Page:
Rote of plot and themes but with a (human) cast that does address a definite lack in the largely lily-white throngs of...

Four African-American fourth-graders have to lay aside their quarrels to save the Earth from an invasion of icy zombies.

Storywise, Bass doesn’t try for anything complicated or, for that matter, particularly logical. Having dropped a very important ring in the halls of Thurgood Cleavon Wilson Elementary, giant ice king Zenon threatens nerdy narrator Bakari Katari Johnson with a planetary invasion to get it back. Bakari is mystified until he spots the ring on the finger of classmate Keisha, mouthy mouthpiece for smug all-star athlete/teachers’ pet Tariq. It all sets off a round of squabbles and hall and lunchroom fracases with shambling zombie minions, a visit to Zenon’s icy dimension, and finally a bit of magic using the ring and a special marble that Bakari just happens to have from his granddad to close the gates to the Zombie Zone forever. Along with Bakari’s chubby best friend, Wardell, the young folk go from enemies to allies by the end. Craft tucks in lots of fluidly drawn scenes featuring purse-lipped students with oversize heads, jagged-edged attackers and the aforementioned ring in action.

Rote of plot and themes but with a (human) cast that does address a definite lack in the largely lily-white throngs of middle-grade fantasies. (Fantasy. 9-11)

Pub Date: Aug. 26, 2014

ISBN: 978-0-545-13210-7

Page Count: 144

Publisher: Scholastic

Review Posted Online: June 24, 2014

Kirkus Reviews Issue: July 15, 2014


A waggish tale with a serious (and timely) theme.

An age-old rivalry is reluctantly put aside when two young vacationers are lost in the wilderness.

Anthropomorphic—in body if definitely not behavior—Dogg Scout Oscar and pampered Molly Hissleton stray from their separate camps, meet by chance in a trackless magic forest, and almost immediately recognize that their only chance of survival, distasteful as the notion may be, lies in calling a truce. Patterson and Grabenstein really work the notion here that cooperation is better than prejudice founded on ignorance and habit, interspersing explicit exchanges on the topic while casting the squabbling pair with complementary abilities that come out as they face challenges ranging from finding food to escaping such predators as a mountain lion and a pack of vicious “weaselboars.” By the time they cross a wide river (on a raft steered by “Old Jim,” an otter whose homespun utterances are generally cribbed from Mark Twain—an uneasy reference) back to civilization, the two are BFFs. But can that friendship survive the return, with all the social and familial pressures to resume the old enmity? A climactic cage-match–style confrontation before a worked-up multispecies audience provides the answer. In the illustrations (not seen in finished form) López plops wide-eyed animal heads atop clothed, more or less human forms and adds dialogue balloons for punchlines.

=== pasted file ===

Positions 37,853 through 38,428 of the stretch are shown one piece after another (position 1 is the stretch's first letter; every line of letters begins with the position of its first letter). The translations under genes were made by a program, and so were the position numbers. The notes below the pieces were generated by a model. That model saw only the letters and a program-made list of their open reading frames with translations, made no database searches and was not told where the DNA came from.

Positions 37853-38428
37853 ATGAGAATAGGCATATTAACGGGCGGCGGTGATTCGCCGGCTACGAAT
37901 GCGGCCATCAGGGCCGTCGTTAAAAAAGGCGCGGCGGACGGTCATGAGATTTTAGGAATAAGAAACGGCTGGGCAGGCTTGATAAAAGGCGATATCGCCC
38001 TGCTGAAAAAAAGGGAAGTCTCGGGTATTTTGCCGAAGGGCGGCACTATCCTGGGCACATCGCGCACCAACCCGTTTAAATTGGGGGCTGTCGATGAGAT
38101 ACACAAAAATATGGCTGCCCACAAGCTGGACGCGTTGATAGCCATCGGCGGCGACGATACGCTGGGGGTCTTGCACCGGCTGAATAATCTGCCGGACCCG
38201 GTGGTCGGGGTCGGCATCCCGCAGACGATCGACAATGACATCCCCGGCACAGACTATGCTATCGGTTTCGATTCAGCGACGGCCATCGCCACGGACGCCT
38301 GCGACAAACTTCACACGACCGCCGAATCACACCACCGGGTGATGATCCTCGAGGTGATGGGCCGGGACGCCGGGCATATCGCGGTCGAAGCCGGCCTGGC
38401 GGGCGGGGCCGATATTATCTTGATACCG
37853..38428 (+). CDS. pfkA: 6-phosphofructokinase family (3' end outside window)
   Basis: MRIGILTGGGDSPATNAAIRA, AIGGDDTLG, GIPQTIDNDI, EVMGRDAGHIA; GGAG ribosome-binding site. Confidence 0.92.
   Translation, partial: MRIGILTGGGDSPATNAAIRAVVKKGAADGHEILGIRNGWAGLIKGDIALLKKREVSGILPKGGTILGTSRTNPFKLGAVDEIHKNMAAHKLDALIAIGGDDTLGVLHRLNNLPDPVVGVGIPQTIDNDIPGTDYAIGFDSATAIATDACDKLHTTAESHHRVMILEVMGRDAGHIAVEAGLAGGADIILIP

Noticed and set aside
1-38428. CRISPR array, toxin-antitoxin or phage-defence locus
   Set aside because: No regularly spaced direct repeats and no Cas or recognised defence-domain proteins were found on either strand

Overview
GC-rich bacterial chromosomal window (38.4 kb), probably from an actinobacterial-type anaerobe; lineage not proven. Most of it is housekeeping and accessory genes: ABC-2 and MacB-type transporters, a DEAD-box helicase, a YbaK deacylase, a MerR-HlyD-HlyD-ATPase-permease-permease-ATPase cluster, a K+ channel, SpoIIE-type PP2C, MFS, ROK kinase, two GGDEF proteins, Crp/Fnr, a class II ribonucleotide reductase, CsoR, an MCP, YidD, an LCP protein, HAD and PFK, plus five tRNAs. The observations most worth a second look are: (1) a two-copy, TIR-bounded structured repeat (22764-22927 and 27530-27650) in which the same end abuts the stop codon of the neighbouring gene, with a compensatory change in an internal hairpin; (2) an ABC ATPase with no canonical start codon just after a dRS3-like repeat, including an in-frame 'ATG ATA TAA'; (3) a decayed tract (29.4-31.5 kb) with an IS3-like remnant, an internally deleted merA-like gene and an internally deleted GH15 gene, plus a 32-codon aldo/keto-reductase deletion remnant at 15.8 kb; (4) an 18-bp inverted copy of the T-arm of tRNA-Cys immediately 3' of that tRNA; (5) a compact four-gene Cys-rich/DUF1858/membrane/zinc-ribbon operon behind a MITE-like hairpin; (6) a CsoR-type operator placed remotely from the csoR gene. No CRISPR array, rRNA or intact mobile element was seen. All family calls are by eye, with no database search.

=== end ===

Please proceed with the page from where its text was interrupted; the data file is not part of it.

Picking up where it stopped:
A waggish tale with a serious (and timely) theme. (Fantasy. 9-11)

Pub Date: April 1, 2019

ISBN: 978-0-316-41156-1

Page Count: 320

Publisher: Jimmy Patterson/Little, Brown

Review Posted Online: Dec. 15, 2018

Kirkus Reviews Issue: Jan. 15, 2019


Epic—in plot, not length—and as wise and wonderful as Gerald Morris’ Arthurian exploits.

Who needs dragons when there are Terrible Lizards to be fought?

Having recklessly boasted to King Arthur and the court that he’d slain 40 dragons, Sir Erec can hardly refuse when Merlin offers him more challenging foes…and so it is that in no time (so to speak), Erec, with bookish Sir Hector, the silent and enigmatic Black Knight, and blustering Sir Bors with his thin but doughty squire, Mel, in tow, are hewing away at fearsome creatures sporting natural armor and weapons every bit as effective as knightly ones. Happily, while all the glorious mashing and bashing leads to awesome feats aplenty—who would suspect that a ravening T. Rex could be decked by a well-placed punch to the jaw?—when the dust settles neither bloodshed nor permanent injury has been dealt to either side. Better yet, not even the stunning revelation that two of the Three Stooges–style bumblers aren’t what they seem (“Anyone else here a girl?”) keeps the questers from developing into a well-knit team capable of repeatedly saving one another’s bacon. Phelan endows the all-white human cast with finely drawn, eloquently expressive faces but otherwise works in a loose, movement-filled style, pitting his clanking crew against an almost nonstop onslaught of toothy monsters in a monochrome mix of single scenes and occasional wordless sequential panels.

Epic—in plot, not length—and as wise and wonderful as Gerald Morris’ Arthurian exploits. (Graphic/fantasy hybrid. 9-11)

Pub Date: Oct. 23, 2018

ISBN: 978-0-06-268623-7

Page Count: 160

Publisher: Greenwillow Books

Review Posted Online: June 24, 2018

Kirkus Reviews Issue: July 15, 2018

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